The proverbial "slow boat to China," from China, or to and from most anywhere else on the water has gotten markedly slower in the past four years. And it has created additional supply chain issues for shippers and importers already struggling to manage their increasingly complex global networks.
"Slow-steaming," the practice of reducing vessel speeds to conserve fuel and cut carbon emissions, was introduced in 2008 during a period of oil price volatility and a nasty global recession that led to unprecedented financial losses in 2009 for the ocean liner industry.
After making money in 2010 as businesses replenished their inventories and laid up ships to drive down costs, liner companies are expected to suffer billions of dollars in losses in 2011 when the final numbers are reported. The profit prospects look equally bleak for 2012, as carriers cope with problems that beset them last year, namely an oversupply of vessels, a leveling off in demand, and the inability to push through sustainable and compensatory rate increases.
To make things tougher, bunker fuel costs climbed to $650 a ton in 2011 from $350 a ton in recession-wracked 2009. No one expects bunker fuel to plumb 2009 depths any time soon.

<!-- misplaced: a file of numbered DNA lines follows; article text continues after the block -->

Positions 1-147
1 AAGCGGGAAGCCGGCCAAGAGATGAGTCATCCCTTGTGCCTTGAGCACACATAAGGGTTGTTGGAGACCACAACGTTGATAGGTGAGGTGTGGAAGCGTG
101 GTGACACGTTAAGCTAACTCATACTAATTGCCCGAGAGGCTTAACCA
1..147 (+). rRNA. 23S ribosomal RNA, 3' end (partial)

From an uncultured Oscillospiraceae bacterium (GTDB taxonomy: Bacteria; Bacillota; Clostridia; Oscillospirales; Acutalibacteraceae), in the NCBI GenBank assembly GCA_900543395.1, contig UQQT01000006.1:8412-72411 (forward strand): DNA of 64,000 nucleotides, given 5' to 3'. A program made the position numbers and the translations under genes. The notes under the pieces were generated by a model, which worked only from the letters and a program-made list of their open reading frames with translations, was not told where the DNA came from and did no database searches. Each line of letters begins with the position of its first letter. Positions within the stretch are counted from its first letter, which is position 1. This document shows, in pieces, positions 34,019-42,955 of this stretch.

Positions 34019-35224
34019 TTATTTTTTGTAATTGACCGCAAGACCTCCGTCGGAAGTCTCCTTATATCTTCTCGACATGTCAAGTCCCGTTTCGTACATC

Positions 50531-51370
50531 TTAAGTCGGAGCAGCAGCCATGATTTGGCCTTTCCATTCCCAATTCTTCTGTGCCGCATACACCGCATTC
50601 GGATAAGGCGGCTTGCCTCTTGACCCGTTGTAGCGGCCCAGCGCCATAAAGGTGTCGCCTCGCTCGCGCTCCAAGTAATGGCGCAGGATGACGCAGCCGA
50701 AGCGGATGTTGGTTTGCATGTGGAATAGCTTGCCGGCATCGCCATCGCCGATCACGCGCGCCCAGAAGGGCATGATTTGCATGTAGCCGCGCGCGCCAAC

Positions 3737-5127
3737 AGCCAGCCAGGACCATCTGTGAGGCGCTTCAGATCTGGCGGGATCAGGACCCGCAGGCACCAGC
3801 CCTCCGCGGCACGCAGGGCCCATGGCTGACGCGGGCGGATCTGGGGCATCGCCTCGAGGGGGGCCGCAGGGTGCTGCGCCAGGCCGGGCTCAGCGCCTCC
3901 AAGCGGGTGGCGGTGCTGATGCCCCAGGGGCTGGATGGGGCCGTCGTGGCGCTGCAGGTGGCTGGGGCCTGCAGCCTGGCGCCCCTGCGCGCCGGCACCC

Given the current operating environment and industry estimates that slow-steaming could slash a vessel's operating costs by between 3 and 5 percent depending on the knots and distance, it is unsurprising that it has become a permanent fixture in the seafaring trade.
"Slow-steaming is here to stay," Henry L. (Rick) Wen Jr., vice president, business development/public affairs for the U.S. arm of liner giant Orient Overseas Container Line Inc., said at an industry conference in Atlanta in February.
It's all relative
Defining slow-steaming is a subjective exercise. Curtis D. Spencer, president of IMS Worldwide Inc., a Webster, Texas-based consultancy, puts the typical slow steam speed at between 11 and 13 knots. Theodore Prince, who runs a Richmond, Va.-based maritime consultancy bearing his name, pegs the average speed of the world's liner ships at about 15 knots, adding that some companies may have their vessels steaming as slow as 12 knots.
Maersk Line, the world's largest liner operator, said its ships sail, on average, at 17 knots. The carrier may bring speeds down even more in the future, however. A spokesman at Maersk's Copenhagen headquarters said the liner is "continuously reviewing whether our network can be optimized further. This also includes considerations of reducing speed further."